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Andrey’s Ukrainian mother encouraged him to follow his passion for art. His Russian father taught him to work hard. And his young wife encouraged him to find personal meaning in his sculptures.
Andrey and Katya met in art school in Moscow. Andrey is tall and broad-shouldered. When you talk to him, he bends in close to understand the meaning you are trying to convey. His brown eyes light up as if from within. He’ll put a large hand on your shoulder as he apologizes for his broken English, sometimes explaining the definition of a Russian or Ukrainian word or using a word in French to punctuate a thought.
Strewn out on a table are the photographs of all his projects, many featured in prominent Russian publications. His sculptures are primarily civic pieces created to represent Russia's strength or her citizens' scientific accomplishments. One sculpture of Nikola Tesla shows the towering figure tenderly opening his hand to a small bird. Andrey explains that he wanted to show the intellectual strength of the man, but also his heart. It is this ability to capture the depth of humanity in one pose that makes Andrey’s work so captivating.
Andrey and Katya were living a charmed artist’s life. They were doing rewarding work, making a good living and raising two small children. Then, the war broke out, dividing families and casting a pall over the whole region that weighed heavily on the people. Travel became restricted, communication was spotty. Finances were hard to access. Andrey and Katya were traveling when the war began. There was little hope that their lives would ever be normal again because Andrey would be conscripted into the military. So, with what little money they had in their pockets, they took a train leaving Russia.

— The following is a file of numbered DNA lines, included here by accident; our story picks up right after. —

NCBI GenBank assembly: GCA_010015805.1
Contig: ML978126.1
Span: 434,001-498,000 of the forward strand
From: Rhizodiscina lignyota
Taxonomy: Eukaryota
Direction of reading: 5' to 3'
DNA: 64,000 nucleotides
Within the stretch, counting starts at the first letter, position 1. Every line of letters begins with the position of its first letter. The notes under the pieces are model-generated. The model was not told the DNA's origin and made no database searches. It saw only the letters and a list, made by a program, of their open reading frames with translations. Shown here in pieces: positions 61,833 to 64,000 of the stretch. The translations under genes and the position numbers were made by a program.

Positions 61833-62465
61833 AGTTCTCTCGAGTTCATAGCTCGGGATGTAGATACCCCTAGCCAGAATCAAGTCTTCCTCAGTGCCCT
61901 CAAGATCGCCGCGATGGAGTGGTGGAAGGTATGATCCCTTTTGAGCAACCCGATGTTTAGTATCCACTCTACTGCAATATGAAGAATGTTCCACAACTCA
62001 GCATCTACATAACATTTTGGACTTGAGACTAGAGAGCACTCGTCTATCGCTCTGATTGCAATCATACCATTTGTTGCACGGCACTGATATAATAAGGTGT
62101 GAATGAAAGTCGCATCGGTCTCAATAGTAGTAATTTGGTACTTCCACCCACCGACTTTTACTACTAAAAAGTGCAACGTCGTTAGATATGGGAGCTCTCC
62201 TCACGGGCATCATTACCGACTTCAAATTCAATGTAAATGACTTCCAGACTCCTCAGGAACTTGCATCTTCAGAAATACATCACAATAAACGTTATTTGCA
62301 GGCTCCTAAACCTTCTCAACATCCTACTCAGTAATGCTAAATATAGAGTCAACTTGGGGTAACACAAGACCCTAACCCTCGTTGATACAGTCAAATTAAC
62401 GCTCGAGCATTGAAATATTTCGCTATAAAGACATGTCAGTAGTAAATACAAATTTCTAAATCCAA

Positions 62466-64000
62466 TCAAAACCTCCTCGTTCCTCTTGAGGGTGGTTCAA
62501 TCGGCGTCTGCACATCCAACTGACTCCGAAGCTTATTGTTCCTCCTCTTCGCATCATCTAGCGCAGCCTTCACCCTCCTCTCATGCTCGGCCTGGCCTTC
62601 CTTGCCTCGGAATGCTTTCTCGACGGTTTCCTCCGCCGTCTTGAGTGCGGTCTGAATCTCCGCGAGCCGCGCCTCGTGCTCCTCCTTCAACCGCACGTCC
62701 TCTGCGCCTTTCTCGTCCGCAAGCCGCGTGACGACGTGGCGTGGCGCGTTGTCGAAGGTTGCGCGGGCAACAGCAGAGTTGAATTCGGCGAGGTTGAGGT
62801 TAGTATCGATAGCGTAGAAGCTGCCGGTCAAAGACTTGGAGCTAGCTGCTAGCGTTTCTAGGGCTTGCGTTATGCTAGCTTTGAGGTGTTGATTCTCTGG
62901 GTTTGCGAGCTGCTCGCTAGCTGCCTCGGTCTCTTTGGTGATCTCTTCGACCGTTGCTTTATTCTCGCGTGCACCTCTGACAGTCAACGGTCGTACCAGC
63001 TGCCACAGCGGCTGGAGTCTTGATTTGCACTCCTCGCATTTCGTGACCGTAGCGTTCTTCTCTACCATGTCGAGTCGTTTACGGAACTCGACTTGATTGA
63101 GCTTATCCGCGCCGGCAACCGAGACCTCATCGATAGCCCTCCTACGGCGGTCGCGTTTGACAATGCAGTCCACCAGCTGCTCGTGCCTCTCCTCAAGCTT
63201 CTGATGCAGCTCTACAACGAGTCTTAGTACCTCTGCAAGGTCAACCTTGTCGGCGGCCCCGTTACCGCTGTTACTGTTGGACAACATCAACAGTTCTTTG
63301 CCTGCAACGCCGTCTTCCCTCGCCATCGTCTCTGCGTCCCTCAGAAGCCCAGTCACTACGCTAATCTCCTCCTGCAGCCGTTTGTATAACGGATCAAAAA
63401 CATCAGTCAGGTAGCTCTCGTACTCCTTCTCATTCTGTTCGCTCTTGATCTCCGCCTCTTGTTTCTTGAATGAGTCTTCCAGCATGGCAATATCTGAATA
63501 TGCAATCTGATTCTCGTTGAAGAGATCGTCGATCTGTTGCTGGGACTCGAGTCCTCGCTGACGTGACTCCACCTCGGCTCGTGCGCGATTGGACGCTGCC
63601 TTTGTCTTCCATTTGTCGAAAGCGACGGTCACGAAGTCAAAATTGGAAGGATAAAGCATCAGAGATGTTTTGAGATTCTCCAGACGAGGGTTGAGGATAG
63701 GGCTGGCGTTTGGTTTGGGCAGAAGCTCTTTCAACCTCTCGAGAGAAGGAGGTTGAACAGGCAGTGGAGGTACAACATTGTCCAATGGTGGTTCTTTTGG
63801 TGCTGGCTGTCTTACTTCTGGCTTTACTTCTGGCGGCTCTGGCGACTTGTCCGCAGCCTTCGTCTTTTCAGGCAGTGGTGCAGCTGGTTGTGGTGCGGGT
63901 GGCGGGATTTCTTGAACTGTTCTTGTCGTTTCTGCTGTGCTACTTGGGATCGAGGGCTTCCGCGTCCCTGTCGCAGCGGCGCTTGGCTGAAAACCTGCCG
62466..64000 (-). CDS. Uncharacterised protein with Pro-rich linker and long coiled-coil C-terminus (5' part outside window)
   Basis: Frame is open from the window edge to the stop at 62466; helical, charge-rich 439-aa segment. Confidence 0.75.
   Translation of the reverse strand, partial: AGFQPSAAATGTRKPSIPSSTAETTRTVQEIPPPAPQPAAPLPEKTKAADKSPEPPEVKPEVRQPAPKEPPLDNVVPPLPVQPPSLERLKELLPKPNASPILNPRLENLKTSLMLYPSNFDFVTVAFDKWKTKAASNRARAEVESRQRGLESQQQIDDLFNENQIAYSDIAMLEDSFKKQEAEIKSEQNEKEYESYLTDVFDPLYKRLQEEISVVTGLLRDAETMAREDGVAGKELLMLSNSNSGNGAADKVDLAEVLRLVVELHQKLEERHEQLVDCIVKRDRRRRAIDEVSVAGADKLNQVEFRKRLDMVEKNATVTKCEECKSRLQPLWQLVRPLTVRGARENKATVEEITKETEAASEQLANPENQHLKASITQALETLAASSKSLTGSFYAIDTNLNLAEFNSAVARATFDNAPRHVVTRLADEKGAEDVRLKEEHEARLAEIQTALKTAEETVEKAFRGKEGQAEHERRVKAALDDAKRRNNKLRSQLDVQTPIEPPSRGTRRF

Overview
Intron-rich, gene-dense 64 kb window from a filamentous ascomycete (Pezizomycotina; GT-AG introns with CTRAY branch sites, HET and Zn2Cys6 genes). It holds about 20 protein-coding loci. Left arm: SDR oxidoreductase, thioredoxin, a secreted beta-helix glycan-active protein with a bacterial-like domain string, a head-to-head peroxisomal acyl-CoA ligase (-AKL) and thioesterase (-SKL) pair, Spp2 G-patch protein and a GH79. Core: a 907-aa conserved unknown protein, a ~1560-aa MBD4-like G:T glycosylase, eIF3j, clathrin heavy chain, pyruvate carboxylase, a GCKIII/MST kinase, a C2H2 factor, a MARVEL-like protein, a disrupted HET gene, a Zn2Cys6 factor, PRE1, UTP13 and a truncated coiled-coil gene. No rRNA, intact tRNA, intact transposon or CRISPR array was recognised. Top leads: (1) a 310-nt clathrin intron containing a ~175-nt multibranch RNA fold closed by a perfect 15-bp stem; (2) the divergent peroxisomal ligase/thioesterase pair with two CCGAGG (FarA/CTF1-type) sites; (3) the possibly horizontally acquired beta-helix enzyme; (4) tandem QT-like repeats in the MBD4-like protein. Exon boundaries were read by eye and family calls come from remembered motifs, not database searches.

“It was a miracle that we got that train,” Andrey remembers. “There were no seats. But while I was talking to the man behind the counter, two seats came up as available. We took them and held our children on our laps for 14 hours.”
That was only the beginning of their journey as refugees. Eventually, they ended up in the Western United States. Andrey found work as a sculptor’s apprentice and went to work welding the giant steel infrastructure to support clay sculptures that would become bronze. Massive horses, dignitaries and long friezes that would adorn university campuses and town squares were built and shipped from the studio.
At night, Andrey worked on his own sculpture, a gift to the world expressing the sadness and despair he felt for his family living in both Ukraine and Russia. The sculpture features two majestic mothers, clothed in the robes of peace, yet mourning. At their feet is a fallen soldier representing their son: a Russian mother and a Ukrainian mother both lamenting the same boy. Andrey has no words to describe the scene, not in his native tongue or the one he now uses every day in a new home. He only tears up.
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